MORGAN COUNTY, Tenn. — One of the world's most ridiculous and punishing endurance competitions kicked off in Morgan County on Tuesday morning: the 2023 Barkley Marathons.
Organizers picked a delightfully cold day to begin the trail race.
Freezing temperatures settled into East Tennessee in typical March fashion. It's only fitting that the race's founder, Gary Cantrell, would wait until the pleasant weather retreated to send an international selection of runners off on a nearly three-day race through the unforgiving hills of Frozen Head State Park.
►WBIR Vault (2014): One runner finishes Barkley Marathons
Roughly 40 runners from across the world were chosen in a somewhat secretive entry process and were given a time frame for when the race will start. After they arrived, they waited until a conch shell was blown to give them a one-hour warning before the race. Runners then lined up in front of the yellow starting gate and waited for Lazarus Lake, which is Cantrell's pseudonym, to give the official starting signal: him lighting up his first cigarette and taking a puff.
The 2023 race officially began at 9:54 a.m. Tuesday, according to Keith Dunn, one of Barkley's officials.
As the race entered its final hours on Thursday, Morgan County native John Kelly was one of the last runners standing on the fifth and final loop.
By 8:40 p.m. organizers said John Kelly became the third runner to finish the Barkley Marathons more than once, after stepping across the finish line. His final time was 58:42:23, according to organizers. He is a Morgan County native and was the last person to successfully finish Barkley in 2017.
Another runner finished before him, Aurélien Sanchez. That runner finished after around 58 hours and 23 minutes of traversing the loops.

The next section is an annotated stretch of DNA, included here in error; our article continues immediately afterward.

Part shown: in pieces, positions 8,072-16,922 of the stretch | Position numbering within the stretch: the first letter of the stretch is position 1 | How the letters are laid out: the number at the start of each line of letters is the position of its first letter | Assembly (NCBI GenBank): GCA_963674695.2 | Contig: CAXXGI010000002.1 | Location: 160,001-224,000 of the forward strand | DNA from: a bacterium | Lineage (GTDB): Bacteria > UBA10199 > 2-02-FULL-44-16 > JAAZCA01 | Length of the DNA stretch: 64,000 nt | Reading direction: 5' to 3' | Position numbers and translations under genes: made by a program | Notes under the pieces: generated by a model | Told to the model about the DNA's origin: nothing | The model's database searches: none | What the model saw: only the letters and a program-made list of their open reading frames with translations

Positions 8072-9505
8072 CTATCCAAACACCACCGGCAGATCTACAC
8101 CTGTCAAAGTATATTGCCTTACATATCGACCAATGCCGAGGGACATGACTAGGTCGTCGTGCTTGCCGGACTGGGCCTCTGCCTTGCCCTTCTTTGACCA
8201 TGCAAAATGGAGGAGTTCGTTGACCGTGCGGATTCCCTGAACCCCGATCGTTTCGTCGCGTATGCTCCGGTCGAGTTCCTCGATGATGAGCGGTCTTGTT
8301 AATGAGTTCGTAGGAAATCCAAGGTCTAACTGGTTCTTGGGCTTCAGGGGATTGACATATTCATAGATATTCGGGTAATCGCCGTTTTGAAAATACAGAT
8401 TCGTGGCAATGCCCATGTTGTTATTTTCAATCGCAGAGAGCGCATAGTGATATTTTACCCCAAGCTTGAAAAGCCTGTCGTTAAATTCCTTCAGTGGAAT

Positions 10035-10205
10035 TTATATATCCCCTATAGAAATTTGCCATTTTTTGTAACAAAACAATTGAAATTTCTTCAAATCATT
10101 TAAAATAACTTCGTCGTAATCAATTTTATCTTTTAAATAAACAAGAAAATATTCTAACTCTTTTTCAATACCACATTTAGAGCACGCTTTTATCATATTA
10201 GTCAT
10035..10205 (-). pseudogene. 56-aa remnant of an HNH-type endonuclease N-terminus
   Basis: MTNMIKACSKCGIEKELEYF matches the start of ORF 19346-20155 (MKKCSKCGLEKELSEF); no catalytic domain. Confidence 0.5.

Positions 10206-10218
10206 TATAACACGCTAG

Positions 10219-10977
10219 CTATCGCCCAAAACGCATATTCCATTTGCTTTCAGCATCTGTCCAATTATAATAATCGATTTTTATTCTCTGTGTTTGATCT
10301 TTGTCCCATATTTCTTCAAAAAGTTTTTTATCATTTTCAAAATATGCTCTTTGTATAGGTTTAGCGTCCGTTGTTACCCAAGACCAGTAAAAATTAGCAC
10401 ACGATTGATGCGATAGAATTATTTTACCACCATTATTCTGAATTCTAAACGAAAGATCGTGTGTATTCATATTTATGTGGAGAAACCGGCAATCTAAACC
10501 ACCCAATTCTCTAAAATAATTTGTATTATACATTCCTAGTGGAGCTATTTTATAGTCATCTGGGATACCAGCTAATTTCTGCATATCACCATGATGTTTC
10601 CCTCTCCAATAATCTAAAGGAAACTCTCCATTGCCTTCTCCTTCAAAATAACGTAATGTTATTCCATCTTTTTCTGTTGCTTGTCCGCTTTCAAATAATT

Karel Sabbe was the last runner to complete the fifth loop and cross the finish line, with a final time of 59:53:33.
Cantrell said he was inspired to start Barkley as a younger ultramarathon runner in the 1980s after a notorious event that happened in the park. In 1977, James Earl Ray, the man who assassinated Dr. Martin Luther King, Jr., escaped from Brushy Mountain State Penitentiary and tried to evade authorities in the hills of Frozen Head.
"We were laughing at him [Ray] only making 8.5 miles in 54 hours. I said in that length of time I could have gone 100 miles because I was young and cocky. That stuck in my brain and we eventually set that out as a challenge to see if it could be done," Cantrell said in a 2014 interview.
The world-renowned race was intentionally designed to be absurd in all manners. It's been described as "the race that eats the young."
Runners are tasked with finding several books scattered along the course that act as loop checkpoints for each of the five 20-mile laps. In order to complete a lap, they have to rip out pages in each book that matches their bib number. A crudely marked map serves as a runner's only reference for where those checkpoints are, and they often involve off-trail trekking. To add some extra "fun" to the race, Cantrell reverses the direction of some laps to keep surviving runners on their toes.
If you miss a page on a lap, then it doesn't count.
The book hunt alone dooms many runners on the first lap. The rest typically fall out when they can no longer endure the brutal terrain or exhaustion. Even elite endurance runners who've completed races in some of the most austere locations will fall short.
There is little consolation for those that complete the Barkley "fun run," which is achieved by those who make it to the 60-mile mark. Runners have described the "fun run" as a kind of mind game that tempts them to stop.
Since the first race in 1986, only 15 people have successfully completed the full 100-mile race before the 60-hour time limit arrived.
Among the elite 15 finishers is John Kelly, a Morgan County native. He was the last person to successfully finish Barkley in 2017 and is competing again this year.
Runners who successfully endure days of physical pain, mental exhaustion and sleep deprivation to finish five laps before hour 60 arrives will receive only one prize: the satisfaction of completing the Barkley Marathons.